For the first time in the world, preliminary research indicates that deer may be able to transmit the COVID-19 virus to humans, following an analysis by a team of Canadian scientists monitoring the spread of SARS-CoV-2 in animals.
So far, researchers have only found evidence that humans spread the virus to deer, and deer transmit it to other deer.
New evidence that the virus may be able to spill from deer to humans is an important development, as scientists closely track whether wild animals can become a source of new variants and act as a reservoir for SARS-CoV-2.
However, humans remain the main source of the virus and its spread around the world.
The new research paper It was published Friday on bioRxiv, an archiving and online distribution service for unpublished advance publications in the life sciences, which has not been peer-reviewed.
The findings come from the work of a team of scientists who collaborated to analyze samples from hundreds of deer killed by poachers in the fall of 2021 in southwestern Ontario.
In their analysis, the scientists discovered a highly variable strain of SARS-CoV-2 – which basically means a group of viruses with a lot of mutations.
At about the same time, a genetically identical version of the virus was identified in a person from the same region of Ontario who had recently been in contact with deer.
These were all sampled from southwestern and eastern Ontario with the help of fishermen. We found 17/298 deer samples positive for SARS-CoV-2 (all from southwestern Ontario) via nasal swabs and lymph node samples (carefully checked for contamination)/2 pic.twitter.com/XNVsByaSsC
Finley Maguire, who collaborated on the research and helped analyze the genetic sequences, emphasized the fact that there are no other cases in humans.
“This particular case, while raising a red flag, doesn’t seem very concerning,” Maguire said in an interview.
He said their conclusions stem from strong circumstantial evidence.
“While we haven’t seen [transmission from deer to human] Speaking directly, we sampled the human condition about the same time we sampled deer, and we sampled around the same location,” McGuire said. There is also a plausible link through which it may occur, in that the individual involved is known to have had significant contact with the deer.”
The research points to the need for better surveillance of the COVID-19 virus — not only in humans, but also in animals, plants and the broader environment, said Maguire, associate professor at Dalhousie University and chief of the joint hospital’s nurse bioinformatics department. Laboratory in Toronto.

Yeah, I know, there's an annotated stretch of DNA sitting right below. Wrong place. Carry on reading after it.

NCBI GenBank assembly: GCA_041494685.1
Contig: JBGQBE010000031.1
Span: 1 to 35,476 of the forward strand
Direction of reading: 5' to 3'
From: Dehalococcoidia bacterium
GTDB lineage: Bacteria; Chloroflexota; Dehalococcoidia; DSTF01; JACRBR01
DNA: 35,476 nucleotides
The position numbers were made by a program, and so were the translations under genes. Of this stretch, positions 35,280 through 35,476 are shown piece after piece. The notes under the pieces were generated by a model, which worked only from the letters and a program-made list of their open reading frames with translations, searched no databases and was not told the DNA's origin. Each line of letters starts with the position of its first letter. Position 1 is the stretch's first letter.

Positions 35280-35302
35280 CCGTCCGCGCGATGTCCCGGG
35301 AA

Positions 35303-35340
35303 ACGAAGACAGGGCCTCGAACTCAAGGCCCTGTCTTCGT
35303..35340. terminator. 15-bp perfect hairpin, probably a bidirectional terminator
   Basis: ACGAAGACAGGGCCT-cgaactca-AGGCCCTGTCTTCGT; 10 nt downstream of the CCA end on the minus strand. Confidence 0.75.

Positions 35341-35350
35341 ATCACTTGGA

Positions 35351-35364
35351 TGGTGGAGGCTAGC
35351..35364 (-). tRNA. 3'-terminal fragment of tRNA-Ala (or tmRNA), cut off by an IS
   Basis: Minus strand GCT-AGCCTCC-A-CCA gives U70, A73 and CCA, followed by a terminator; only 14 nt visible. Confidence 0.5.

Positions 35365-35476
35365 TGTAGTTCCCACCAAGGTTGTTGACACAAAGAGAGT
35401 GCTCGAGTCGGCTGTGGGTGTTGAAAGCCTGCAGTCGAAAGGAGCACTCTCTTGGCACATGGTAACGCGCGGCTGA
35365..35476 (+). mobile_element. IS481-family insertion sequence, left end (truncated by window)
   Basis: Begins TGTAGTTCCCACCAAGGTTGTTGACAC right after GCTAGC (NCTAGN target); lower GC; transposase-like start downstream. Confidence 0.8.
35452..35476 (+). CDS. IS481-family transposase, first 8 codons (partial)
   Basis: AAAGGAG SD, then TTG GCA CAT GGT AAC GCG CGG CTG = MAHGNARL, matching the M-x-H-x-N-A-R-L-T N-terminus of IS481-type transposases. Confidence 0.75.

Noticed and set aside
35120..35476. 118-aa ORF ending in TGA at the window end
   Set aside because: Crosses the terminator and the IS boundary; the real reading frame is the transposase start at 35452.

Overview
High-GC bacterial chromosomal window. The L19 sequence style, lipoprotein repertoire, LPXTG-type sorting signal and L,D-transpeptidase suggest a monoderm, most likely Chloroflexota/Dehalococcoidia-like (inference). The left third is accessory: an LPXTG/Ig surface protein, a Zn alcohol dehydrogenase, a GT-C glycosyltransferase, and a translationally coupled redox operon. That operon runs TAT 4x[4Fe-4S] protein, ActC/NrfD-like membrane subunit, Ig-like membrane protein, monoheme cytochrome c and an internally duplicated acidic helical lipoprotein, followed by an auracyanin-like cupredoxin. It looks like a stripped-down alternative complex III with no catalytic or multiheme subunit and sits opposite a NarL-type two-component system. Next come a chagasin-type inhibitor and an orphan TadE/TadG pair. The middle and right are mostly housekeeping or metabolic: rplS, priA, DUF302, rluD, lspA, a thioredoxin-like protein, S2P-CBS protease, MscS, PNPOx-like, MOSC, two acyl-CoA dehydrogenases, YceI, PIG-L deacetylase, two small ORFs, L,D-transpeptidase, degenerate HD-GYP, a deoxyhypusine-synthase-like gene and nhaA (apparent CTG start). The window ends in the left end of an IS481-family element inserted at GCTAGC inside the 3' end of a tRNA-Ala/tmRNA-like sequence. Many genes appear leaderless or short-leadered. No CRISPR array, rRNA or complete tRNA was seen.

The need for better monitoring
It’s unclear how the deer contracted the virus in the first place, which is one reason McGuire and others say more monitoring is needed.
It can be transmitted from humans directly, or through sewage or an intermediate host animal, such as a mink.
Together, this indicates the presence of a virus that diverged undetected over 1-2 years (likely related to deer). Given the potential for deer-to-human transmission, it is important that we evaluate potential reservoirs and adopt a single health approach in SARS-CoV-2 surveillance. /End pic.twitter.com/8mILYJtiMu
Samira Mubaraka, an infectious disease physician and virologist at Sunnybrook Health Sciences Center in Toronto, spoke to CBC and said the version of the virus they found was different from what is circulating now.
“It’s not closely related to Delta or Omicron. The most recent relative was way back in 2020.”
This means that it took time for the divergent lineage to mutate, said Mubarak, one of the authors of the paper.
“It’s reassuring that we haven’t found any evidence of further transmission, during a time when we were doing a lot of sampling and a lot of sequencing,” said Mubarica, a microbiologist and clinical scientist at Sunnybrook Health Sciences Center.
“If we continue to do this monitoring, we’ll get a much better idea of the actual risks.”
Previously, the only other known cases of animal-to-human transmission were in farmed mink. There are also some Initial research from Hong Kong This suggests that the virus may be able to spread from hamsters to humans.
Hunters must be careful
For most people, the risk of contracting the virus from a human is much higher than from contracting it from a deer.
Public Health Canada (PHAC) said there is no evidence that animals play a large role in the current spread of COVID-19 and that animal-to-human transmission is rare, but Agency warns fishermen to be careful.
Hunters and people who handle wild deer are advised to wash their hands regularly, and to wear gloves, goggles and a well-groomed mask when there is a possibility of exposure to respiratory tissues and fluids, especially indoors.
Coronaviruses are killed by normal cooking temperatures and there is no evidence that cooked venison can spread the COVID-19 virus.
PHAC said that scientists from the National Microbiology Laboratory reviewed the results of the research paper and confirmed that the genetic similarities indicate the possibility of transmission from a deer to a human in this case.
“Based on the information available to date, there is no sign of additional human infections with this unique sequence, as this only human case has been identified,” a statement from the Primary Health Care Center said.
Routine genomic monitoring for positive PCR will continue [polymerase chain reaction] Test results for unusual variations of the virus in Canada, including this virus. “